Management Skills: Positive Reinforcement in the Workplace

Written by Dina Giolitto,

Most people just want to be appreciated. If you're a manager, that's something to seriously think about as you setrepparttar tone for maximum productivity.

Ever work for someone who preferred a 'bullying and intimidation' managerial style? This type of bullying doesn't involve spitballs and shiners inrepparttar 142207 schoolyard, but it might as well because it producesrepparttar 142208 same feelings of inferiority, worthlessness and mistrust among peers. It turns workers disloyal, dishonest, and downright disgusted. The bullying managerial style is way out of fashion, and for a reason: it doesn't work! What DOES work? Positive reinforcement. Why? When you reward your workers, they perform better.

Ever notice how every big company works in 'teams' these days? The notion ofrepparttar 142209 corporate team model was dreamed up by someone who realized that all folks really want is to be appreciated for their talent and ability. If you team up four or five well-selected people, each with a unique, highly-developed skill; cheer them on and reward them for all their accomplishments... what you're going to get is some jacked-up productivity and a stellar team that will follow you torepparttar 142210 ends ofrepparttar 142211 earth.

What are some ways to let your team members know how much they're valued; and in doing so, spur them on to success?

Accentuaterepparttar 142212 positive. Is there a way that you can put a positive spin on a negative criticism? As a manager, this is such an important skill. Let's sayrepparttar 142213 writer you recently brought on board isn't 'catching on' torepparttar 142214 company's prescribed way of creating headlines. You may feel frustrated and tempted to chastise this person, but what will a thoughtless reprimand do for her productivity inrepparttar 142215 long run? Instead, soften your critique and infuse it with a positive message, maybe something like, "You did a great job catching all of those typos but I'd love for you to give me a couple more headline options before we hand this in." Tread lightly on those fragile young egos; pride is such a delicate thing!

Openrepparttar 142216 lines of communication. As a manager, you're busy dealing with people onrepparttar 142217 outside, which means you may not always be aware of what goes on behindrepparttar 142218 scenes. Encourage group discussions where your workers can air their grievances. When there's a conflict, let your employees hash it out while you act asrepparttar 142219 calm and rational mediator. Sometimes all it takes is a few words hittingrepparttar 142220 air to clear up a misunderstanding. If you give your people a little more control andrepparttar 142221 benefit ofrepparttar 142222 doubt, they'll feel appreciated, depended on, and willing to go that extra mile.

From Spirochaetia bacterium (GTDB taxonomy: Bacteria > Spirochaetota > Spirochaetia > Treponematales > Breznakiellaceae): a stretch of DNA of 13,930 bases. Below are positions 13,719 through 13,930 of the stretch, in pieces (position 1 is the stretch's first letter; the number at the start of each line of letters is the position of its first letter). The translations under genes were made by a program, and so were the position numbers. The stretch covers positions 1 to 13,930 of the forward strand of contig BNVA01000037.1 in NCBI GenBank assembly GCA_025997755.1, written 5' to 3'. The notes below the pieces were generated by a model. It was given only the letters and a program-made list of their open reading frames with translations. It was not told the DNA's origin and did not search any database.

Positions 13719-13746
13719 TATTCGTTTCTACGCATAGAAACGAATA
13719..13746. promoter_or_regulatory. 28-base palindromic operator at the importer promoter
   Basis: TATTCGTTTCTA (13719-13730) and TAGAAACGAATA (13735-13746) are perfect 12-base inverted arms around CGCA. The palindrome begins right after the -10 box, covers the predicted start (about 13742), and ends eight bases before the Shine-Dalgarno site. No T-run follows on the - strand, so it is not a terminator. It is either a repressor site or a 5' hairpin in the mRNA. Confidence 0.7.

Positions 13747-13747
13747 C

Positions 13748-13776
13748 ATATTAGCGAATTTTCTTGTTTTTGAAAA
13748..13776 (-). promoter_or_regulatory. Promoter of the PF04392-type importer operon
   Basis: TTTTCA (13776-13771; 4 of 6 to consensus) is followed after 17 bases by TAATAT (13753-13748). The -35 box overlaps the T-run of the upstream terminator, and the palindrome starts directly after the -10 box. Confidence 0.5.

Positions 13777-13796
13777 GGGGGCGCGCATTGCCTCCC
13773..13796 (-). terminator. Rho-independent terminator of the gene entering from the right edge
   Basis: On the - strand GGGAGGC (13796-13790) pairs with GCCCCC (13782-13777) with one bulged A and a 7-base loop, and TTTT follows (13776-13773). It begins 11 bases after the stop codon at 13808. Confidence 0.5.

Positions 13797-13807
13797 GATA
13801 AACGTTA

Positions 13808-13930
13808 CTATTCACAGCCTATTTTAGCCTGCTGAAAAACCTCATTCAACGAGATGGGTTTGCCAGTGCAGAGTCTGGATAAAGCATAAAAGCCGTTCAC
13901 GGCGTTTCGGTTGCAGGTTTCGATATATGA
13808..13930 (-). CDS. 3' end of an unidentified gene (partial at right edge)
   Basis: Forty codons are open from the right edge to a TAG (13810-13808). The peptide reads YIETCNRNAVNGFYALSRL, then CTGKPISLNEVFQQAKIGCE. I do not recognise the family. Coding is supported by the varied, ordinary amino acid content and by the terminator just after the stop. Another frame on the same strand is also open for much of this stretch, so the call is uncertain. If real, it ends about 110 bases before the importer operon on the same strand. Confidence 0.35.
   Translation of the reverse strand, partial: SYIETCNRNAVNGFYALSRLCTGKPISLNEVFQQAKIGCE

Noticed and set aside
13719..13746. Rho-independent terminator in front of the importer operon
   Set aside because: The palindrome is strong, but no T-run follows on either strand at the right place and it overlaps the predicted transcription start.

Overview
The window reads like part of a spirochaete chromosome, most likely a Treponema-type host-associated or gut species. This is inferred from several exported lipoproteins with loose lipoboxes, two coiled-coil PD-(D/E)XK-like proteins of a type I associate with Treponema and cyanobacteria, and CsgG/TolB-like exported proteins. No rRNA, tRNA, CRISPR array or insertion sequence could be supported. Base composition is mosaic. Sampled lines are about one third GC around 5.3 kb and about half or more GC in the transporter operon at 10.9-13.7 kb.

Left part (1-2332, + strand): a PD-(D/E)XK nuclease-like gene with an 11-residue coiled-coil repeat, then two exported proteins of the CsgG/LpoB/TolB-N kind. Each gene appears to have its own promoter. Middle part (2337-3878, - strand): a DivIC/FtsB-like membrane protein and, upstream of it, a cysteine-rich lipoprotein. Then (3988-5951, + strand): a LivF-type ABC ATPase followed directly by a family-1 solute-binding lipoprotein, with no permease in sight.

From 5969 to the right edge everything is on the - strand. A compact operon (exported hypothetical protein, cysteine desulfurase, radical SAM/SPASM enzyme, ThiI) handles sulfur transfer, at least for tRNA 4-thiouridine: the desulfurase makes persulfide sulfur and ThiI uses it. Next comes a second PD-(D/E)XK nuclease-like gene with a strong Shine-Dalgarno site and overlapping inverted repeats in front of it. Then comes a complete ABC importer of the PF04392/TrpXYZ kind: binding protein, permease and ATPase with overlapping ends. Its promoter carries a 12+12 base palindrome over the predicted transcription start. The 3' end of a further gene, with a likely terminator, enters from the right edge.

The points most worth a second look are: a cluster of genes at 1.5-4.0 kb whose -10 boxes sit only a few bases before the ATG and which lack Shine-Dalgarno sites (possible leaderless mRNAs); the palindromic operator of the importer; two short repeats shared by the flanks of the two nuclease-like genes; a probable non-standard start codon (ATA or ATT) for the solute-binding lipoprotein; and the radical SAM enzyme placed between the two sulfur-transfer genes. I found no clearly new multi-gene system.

Always play fair. A biased judge can't make objective decisions forrepparttar 142223 good ofrepparttar 142224 group. You may feel more personally connected to one team member over another, but how is that relevant torepparttar 142225 job at hand? It isn't! Just because you were chumming around onrepparttar 142226 golf course with Chad last week doesn't mean his poor performance should go unnoticed at review time. And even though Nerdy Nancy says things at lunch that make you cringe, it doesn't give yourepparttar 142227 right to criticize her onrepparttar 142228 job when she's doing everything correctly. If you show favoritism, your workers WILL notice... and this will make them feel EXTREMELY unappreciated. So play fair, coach!

Benefiting from Strategic Thinking

Written by Stephanie Tuia

I recently took an organizational behavior class where my professor conducted a strategic thinking exercise in which groups of students were to be a part of a scholarship committee. The purpose of our committee was to use strategic thinking on allocating a scholarship budget to reward several incoming freshmen to our university. I, along with some classmates represented freshmen candidates who would receiverepparttar scholarship.

These candidates all had different strengths that would live up torepparttar 142172 standards and reputation ofrepparttar 142173 university. For example, my candidate was a high school senior who would not be able to attend college without a scholarship. Her strength was found through music and should she receive a scholarship torepparttar 142174 university, she would contribute torepparttar 142175 school’s music program. Another candidate was a gifted athlete who would be an asset torepparttar 142176 school’s basketball team. A third candidate was an intellect who would thrive inrepparttar 142177 academic realm. Moreover, my argument on why my candidate deservedrepparttar 142178 scholarship was among competing arguments from classmates who wantedrepparttar 142179 same for their candidates.

We had a few options to consider:

  • Are some candidates more in need of funding than others?
  • Do some candidates deserve more funding than others?
  • Should we evenly distributerepparttar 142180 scholarship fund so that everyone benefits?
  • Should we give all scholarship money torepparttar 142181 best-rounded candidate who would makerepparttar 142182 biggest impact onrepparttar 142183 school’s reputation?

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